There are currently around 35 foreign prisoners in Chiang Mai, says Kathryn, and she leads a team of volunteers, not all missionaries, who visit them all should they wish. Her study at home is lined with pictures of men and women who have been jailed, some smiling post prison in their new lives, others still incarcerated. Letters and postcards also adorn her walls, written from cells or after release.
“It’s like diving for pearls,” said Kathryn of the sometimes-violent men and women she spends time with each week, talking specifically about some paedophiles. “I don’t think any of them are so bad as to be beyond redemption, if they desire to change. But I do understand that some people need to be away from society. Many of them have been building up barriers all their lives and they find themselves in a dark place. My life has always been about service and I feel that I can help. It is fascinating sometimes seeing people with addiction who have done terrible things. When they come to prison their mind clears, you can see them getting better week by week and it is such a joy getting to know the real person.”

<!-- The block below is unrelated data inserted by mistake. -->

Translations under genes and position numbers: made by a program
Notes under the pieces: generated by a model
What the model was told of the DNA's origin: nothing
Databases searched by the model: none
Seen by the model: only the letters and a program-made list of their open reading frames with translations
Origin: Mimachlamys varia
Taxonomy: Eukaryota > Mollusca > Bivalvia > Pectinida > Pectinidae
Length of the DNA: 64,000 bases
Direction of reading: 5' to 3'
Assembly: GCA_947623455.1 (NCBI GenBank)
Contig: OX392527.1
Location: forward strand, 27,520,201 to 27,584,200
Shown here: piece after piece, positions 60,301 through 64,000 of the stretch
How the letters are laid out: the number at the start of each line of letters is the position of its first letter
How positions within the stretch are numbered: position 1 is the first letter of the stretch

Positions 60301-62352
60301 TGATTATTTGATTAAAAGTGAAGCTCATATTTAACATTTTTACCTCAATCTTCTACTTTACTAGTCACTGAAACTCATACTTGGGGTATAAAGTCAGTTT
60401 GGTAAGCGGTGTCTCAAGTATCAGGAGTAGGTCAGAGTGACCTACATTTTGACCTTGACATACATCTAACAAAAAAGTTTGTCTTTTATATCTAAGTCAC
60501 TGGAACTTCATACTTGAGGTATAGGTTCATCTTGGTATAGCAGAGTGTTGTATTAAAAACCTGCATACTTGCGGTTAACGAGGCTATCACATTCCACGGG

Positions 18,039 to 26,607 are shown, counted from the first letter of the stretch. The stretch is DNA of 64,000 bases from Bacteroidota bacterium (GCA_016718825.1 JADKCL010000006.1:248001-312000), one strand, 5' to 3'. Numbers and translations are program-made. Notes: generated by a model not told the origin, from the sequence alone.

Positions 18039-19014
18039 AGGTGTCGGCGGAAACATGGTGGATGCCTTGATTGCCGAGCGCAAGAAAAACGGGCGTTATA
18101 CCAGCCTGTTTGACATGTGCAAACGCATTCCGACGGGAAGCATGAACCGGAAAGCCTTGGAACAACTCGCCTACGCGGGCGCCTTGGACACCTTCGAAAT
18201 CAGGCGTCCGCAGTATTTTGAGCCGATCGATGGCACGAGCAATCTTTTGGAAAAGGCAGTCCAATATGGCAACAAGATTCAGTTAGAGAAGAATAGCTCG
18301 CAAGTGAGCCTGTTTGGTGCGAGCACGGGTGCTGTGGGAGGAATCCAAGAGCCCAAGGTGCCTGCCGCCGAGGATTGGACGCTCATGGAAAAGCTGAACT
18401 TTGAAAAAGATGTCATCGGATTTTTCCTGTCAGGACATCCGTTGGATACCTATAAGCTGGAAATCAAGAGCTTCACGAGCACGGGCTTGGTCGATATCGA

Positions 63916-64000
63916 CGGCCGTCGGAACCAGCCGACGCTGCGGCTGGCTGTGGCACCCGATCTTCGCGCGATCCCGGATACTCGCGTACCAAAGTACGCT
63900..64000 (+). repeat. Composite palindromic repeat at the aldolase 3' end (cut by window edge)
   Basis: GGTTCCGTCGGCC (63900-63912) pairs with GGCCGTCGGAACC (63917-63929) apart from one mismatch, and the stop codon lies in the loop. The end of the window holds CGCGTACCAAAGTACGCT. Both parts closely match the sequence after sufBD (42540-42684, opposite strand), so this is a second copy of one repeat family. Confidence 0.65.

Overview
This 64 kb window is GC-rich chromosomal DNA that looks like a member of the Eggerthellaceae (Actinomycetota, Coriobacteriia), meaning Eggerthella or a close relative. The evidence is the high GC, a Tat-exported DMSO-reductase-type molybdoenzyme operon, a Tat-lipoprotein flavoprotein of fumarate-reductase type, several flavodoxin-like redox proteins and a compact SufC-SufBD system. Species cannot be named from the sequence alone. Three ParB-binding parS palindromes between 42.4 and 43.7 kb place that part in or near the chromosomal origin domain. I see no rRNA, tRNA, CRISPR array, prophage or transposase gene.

Kathryn spends most evenings supporting families overseas, sending emails on the prisoners’ behalf, scanning their letters, helping to get them what is needed. She herself goes to church every Sunday where she finds her own supportive community.
“It’s incredible that God could use this shy little girl from a farm to be able to give love, hope and practical support to those who really need it most,” she smiled. “It has been a blessed life.”